On the weekend a friend of mine asked me if I could get his 2 fishing knifes ready for the season.Being a nice guy I agreed as they were so blunt that you could sit on the knifes edge without even getting a scratch.Did just the usual, you know, cleaning it first, grinding a proper angle back on it with a very coarse stone, sharpening from a 300 grit down to a 1000 grit and then of course polishing and removing the burr.Was quite pleased with the result and decided to bring the finnished knifes back to my friend....There are several ways to check if a knife is sharp.Most know the newpaper cutting thing.Some dare to try if the knife i able to shave some hair off.And a few actually know that it is enough to check if it won't slip of your fingernail.My friend however was used to knifes that I would consider to be piece of steel with a rounded edge...Of course he had to try to run his finger down the blade and before I could stop him....He said "Feels nice and smooth but I think you ruined the edge with your polishing!".I only said "Get some bandaids before you check your finger and reconsider."Lets just say about 10 seconds after his test he started bleeding like a pig.He actually managed to get the cut about 5mm deep :(We agreed that it would be best to keep these knifes in the boat and to put a note on them so he won't check their sharpness again.There are tons of tutorials and videos showing various ways of sharpening a knife that can be used as a general reference.But if you already know all the basic while still struggling a bit to get the edge and sharpness you desire:The most important thing to know is what type of steel is used in your blade.I don't mean the grade or composition, just the difference between stainless steel and old style steel that is able to rust.You never want to sharpen a stainless steel blade with a stone that is well used on normal steel.If in doubt clean it out!The reason behind is that you cause the steel that is able to oxidise or rust to be worked into the stainless steel surface.In the worst case this can cause rust spots or smalle pits in your sharpened edge.When it comes to restoring the edge of a well worn knife some beginners and so called expert struggle to keep the angle and edge itself even and straight.Tools to overcome this are available, like these guides for a diamond stone on a stick where you cplamp your blade in.There are also "trolleys" that hold your blade at a fixed angle on the stone by means of small wheels.Both have their uses but also a lot of limitations, especially when it comes to the rounded parts of a blade, like the tip or filet knife that is generally curved a bit.Special knifes like the old Kukri knifes have a curved part that goes to the inside, these are a true pain with normal grinding and honing stones, so I will leave them out here, but feel free to ask in the comments if you need more info.The best way I found for restoring a rounded knifes edge without special tools is by using a long diamond file.Preferably with a quite long handle and not too wide.Like with the guide tools the key is to cheat your way through ;)But unlike most guide tools you will still keep the same angle in the curved parts ;)Here are the basic tool required:Long handled diamond fileSome wooden block or similar to get work platforms of different heights (lego blocks work too)A long enough clamp to secure your blade on the block(s)For the last you can also make a screw clamp like a hinge to hold the blade in place.You want to knife to be secured so it won't move and so that you can reach all parts of the edge with the file.Depening on what side you work on or what you prefer the file will rest with the handle either above or below the knife.With the length of the handle you can adjust the required angle, preferably in the 20-25° region.For the straight parts of the blade you work in overlapping sections.Rest the handl so it aligns close to the knifes handle and move the file along the knifes edge.It helps to use a permanent marker on the endge to visualise where you take material off and to check the work area creates a parallel area in the painted bits.When you see some material removed move the handle of the file a bit further towards the pointy bit and continue to create the parallel boundaries.Kepp going back and forth along the straight part of the blade until there is only a tiny area left on the edge where the marker stays visible.For the rounded tip part you place the handle so you can follow the curve on the knife at the same angle as on the straight part.Most knife have this area badly neglected once well used so you might end up with a slightly wider area where material is removed.Once the edge is all reduced to the same slim marker line it is time to repaet the process on the other side at the same angle you used before.Don't be too scared to see in a close up that your edge is not perfectly even or straight, a few imperfections will be buffed out in the next step.To finnish the edge and smooth it out you use a flat stone or diomand plate of similar grid to the file, for example 300.If you do this step right you won't even need fancy guides or tricks after doing it a few times.The key from now on is keep an even angle that matches your initial angle to restore the edge.The old masters were right here to use stones that are either secured tightly in a wooden frame or "clamped" down by a leather strap.Apart from needing a perfectly clean and flat surface on the stone and movement will cause a more or less rounded edge again.Every use one of these fancy chesse slicers that work like a potato peeler?You wanna do the same with your knife on the stone.With the stone in front of you start at the far end and move the blade down like you want to cut a thin slice of the stone.Always with the edge towards you like cutting something off, never the other way around.If you don't mount your stone too high you will notics that it is quite easy to use your palms as a guide to keep an even angle throughout a cutting stroke.To find the right angle you again cheat with a marker.But no matter what type of stne or diamond sharpener you use: use lube!!The coarse types usually are fine with water, diomand anyway, finer or so called "oil sones" require honing oil.Do a few strokes and check the marks you left on the marker.Adjust until you get about the same work area cleaned as in the previous step with the file.You will soon see that there are now uneven areas which cause a wobbly outline on the marker.Continue with this grit until you get a nice and even outline.For the rounded tip area you do it similar but with a slight twisting motion.It can help to do a few dry runs on a piece of cardboard to find the right twist.Simply place the rounded part on the cardboard at the approx angle for the sharpening.Now move the handle so the edge follows the curve on the cardboard - the circular motion you need to get from the straight part to the tip is the "twist" you want during the sharpeing of this area.Again, once satisfied do the same on the other side.Now it is time to decide if you want to keep the angle all the way or if you prefer a beveled edge with a slightly wider angle for actual cutting edge.The later is good for knifes that see a lot of abuse and hard work, the first for everything that needs to be really sharp.I prefer sharp so lets continue with this and if you can't figure out how to get a second agnle on the edge ask me in the comments ;)Depending on the quality of your blade you now need to work your way up the grid.If your edge (the part with marker left) is more than half a mm wide you might want to keep going with 300 grit until no marker is left and the edge develops a slight bur on the other side.From now on cleaning the blade and stone every few minutes is a good thing!Rinse it off, wipe it off, flush it off, whatever works best to keep it clean.If you go to 600 grit you will clearly see the difference in the work area.The scratches buff out an the surface becomes smooth.You keep doing the same slicing technique but only do as many strokes as required to get a slight bur throughout the edge on the other side.You will feel it when you move your finger along the side, one feels smooth, one feel very rough.Areas that stay smooth indicate that there is either still material to be removed or that you created a small dint while sharpening - the marker will tell you.Once you get a bur with just a few strokes you know the edge is there.Time to move the next higher grit you have available.From here on you might need to use oil instead of water and depending on the type of stone you will need to leave some slurry on the stone - check the manual ;)Either way the procedure is still the same: Slice a thin piece off until you get a bur.Then do the other side until both are even.Assuming around 1000 grid is the usual max on a hobby level and that you don't have any finer stone it is now time to take of the bur on the edge.No matter what you try there will always be some but created when sharpening.A lot can be prevented and smoothed out though.To do this you reduce the pressure during the last few strokes and turn the knife around often.When you get to the point where a single stroke causes a bur and another single stroke on the other side inverts the bur the knife is almost ready.Polishing a knifes edge can cause a bit of bluntness.For obvious reasons it is best to sharpen to the honing point where a 5000 - 20000grit wet stone is used, but these are quite expensive and require special care.In other cases like our example here you need to make the best out of it:Get some sturdy old leather like some belt.Use proper glue and clamps to glue it onto a really flat piece of wood.You want the smooth side glued and the rough side of the leather facing up.Prepare the leather with some kitchen knife that is need of sharpening anyway by placing it almost flat onto the strip with the edge facing away from you.With good pressure move the blade toward you.You will have to do this several times to align the fibres in one direction only.Now get some metal polishing paste or if nothing else polishing wax for metal - the fine stuff for the wax type please.Rub it in and work in with the kitchen kifes the same as bafore, always in the same direction.You will create a bit of a mess but that does not matter for now.The leather will become more and more smoth on the surface until it appear quite even.Clean the excess off and grab the real knife.There is now enough lube and polishing material in the leather to last quite a while.Start with the knife as flat as possible, again the edge facing away from you when you move the knife in a slicing motion towards you.Do this for a few minutes and you will see that the sharpened edge becomes shiny where it goes into the knifes body.Once all is polished increase the angle slightly and repeat.In a perfect world the polishing should now go almost to the last bit of the edge, only leaving a very thin rough line.This last line is the critical bit.There are two ways to deal with it, pressure or time.If you keep the last used angle but increase your pressure the blade will go deeper into the leather and the polishing should reach the front of the edge.In the other case you slightly increase you angle but only use very little pressure, more like letting the knife rest on the leather while you move it along.In either case you check the edge often with your finger and once it feel really smooth throuout you stop.Turn the knife over often during this last step as even with the polishing you create a slight bur.Only repeated turning and using as little pressure as possible will remove this last bur on both sides.If you know think your knife is still not sharp enough than you might just have a very cheap knife... ;)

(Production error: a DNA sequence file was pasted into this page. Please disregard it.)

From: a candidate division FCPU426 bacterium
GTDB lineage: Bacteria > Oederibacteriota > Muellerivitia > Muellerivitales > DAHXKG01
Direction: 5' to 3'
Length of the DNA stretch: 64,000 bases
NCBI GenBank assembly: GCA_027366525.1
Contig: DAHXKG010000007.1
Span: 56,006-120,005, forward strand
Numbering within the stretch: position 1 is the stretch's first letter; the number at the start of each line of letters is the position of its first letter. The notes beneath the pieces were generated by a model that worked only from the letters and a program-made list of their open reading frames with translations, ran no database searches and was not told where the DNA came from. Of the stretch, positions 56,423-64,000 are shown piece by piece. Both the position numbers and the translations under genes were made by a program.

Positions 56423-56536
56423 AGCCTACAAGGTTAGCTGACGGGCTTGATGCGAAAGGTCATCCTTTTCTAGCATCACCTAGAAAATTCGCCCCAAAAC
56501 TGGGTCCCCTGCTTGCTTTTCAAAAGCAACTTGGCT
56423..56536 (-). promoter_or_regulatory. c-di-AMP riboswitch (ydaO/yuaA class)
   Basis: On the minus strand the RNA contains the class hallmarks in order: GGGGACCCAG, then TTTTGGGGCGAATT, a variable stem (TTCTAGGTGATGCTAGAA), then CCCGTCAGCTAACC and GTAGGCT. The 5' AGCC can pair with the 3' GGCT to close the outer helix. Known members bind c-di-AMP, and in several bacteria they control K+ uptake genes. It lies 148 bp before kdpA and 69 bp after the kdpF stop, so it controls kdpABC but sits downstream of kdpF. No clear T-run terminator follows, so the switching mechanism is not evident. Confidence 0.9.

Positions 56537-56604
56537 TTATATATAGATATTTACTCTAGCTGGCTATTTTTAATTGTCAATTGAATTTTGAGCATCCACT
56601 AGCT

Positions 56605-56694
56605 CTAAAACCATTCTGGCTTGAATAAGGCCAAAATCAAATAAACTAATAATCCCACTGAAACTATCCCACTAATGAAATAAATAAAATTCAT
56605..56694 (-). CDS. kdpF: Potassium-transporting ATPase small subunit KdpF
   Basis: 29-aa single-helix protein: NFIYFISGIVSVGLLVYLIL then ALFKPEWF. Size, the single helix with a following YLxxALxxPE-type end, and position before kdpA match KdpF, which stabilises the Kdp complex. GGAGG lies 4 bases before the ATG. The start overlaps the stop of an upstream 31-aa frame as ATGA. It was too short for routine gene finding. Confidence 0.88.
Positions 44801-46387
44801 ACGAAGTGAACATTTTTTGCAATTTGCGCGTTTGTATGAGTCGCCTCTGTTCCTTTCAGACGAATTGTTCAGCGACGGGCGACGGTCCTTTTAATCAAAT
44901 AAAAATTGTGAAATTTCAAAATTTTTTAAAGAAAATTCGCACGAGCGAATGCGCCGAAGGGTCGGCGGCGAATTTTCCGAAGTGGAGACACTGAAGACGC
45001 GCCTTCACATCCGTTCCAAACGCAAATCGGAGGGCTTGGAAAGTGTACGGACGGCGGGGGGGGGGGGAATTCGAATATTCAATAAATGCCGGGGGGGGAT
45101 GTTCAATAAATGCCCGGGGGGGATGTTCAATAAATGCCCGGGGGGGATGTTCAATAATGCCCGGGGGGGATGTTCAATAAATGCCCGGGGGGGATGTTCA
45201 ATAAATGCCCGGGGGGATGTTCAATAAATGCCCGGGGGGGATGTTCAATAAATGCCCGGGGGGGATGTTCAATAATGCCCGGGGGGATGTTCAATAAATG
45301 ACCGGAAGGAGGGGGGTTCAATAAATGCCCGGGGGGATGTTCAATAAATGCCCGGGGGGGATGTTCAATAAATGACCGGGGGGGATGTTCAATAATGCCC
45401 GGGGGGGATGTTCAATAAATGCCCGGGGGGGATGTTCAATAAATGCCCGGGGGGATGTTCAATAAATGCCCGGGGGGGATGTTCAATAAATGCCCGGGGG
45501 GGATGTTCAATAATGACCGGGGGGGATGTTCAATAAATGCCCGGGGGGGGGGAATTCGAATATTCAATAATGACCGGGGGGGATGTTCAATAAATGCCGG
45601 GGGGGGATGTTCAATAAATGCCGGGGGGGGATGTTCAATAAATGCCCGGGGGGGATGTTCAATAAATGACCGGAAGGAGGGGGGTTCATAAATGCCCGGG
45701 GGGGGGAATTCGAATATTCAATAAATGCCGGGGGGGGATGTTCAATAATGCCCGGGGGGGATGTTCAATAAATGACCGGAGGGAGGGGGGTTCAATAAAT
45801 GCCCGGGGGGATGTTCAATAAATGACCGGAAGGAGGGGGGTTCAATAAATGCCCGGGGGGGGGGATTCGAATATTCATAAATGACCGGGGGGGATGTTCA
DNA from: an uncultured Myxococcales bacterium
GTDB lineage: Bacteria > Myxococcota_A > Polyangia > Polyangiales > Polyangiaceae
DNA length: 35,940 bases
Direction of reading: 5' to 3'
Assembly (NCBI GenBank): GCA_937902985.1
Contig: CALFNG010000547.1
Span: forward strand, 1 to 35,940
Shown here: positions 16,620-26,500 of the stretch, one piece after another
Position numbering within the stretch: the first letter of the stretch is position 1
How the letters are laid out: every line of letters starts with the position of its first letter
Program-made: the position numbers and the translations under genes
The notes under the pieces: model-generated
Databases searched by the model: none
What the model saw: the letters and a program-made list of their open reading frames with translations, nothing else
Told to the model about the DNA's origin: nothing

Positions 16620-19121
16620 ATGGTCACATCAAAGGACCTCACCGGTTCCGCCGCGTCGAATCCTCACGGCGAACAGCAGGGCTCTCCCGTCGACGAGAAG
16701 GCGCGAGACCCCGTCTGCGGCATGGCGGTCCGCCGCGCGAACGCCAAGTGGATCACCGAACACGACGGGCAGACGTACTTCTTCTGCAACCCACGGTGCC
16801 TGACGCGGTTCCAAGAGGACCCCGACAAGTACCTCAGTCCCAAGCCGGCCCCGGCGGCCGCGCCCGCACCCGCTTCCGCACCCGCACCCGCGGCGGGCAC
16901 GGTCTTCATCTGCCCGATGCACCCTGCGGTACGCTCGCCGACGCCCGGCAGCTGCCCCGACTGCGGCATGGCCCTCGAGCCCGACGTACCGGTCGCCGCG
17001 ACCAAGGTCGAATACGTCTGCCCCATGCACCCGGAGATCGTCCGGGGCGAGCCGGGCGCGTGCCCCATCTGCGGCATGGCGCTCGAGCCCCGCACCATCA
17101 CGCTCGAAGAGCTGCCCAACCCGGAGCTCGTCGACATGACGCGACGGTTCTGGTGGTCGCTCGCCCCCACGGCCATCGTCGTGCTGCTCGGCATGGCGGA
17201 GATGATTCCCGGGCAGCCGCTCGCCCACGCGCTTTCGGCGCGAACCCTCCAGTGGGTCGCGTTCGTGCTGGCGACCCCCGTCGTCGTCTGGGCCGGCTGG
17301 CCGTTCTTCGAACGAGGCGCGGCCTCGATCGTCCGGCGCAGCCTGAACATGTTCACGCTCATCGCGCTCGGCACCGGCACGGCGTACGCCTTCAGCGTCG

Topic by Downunder35m    |  last reply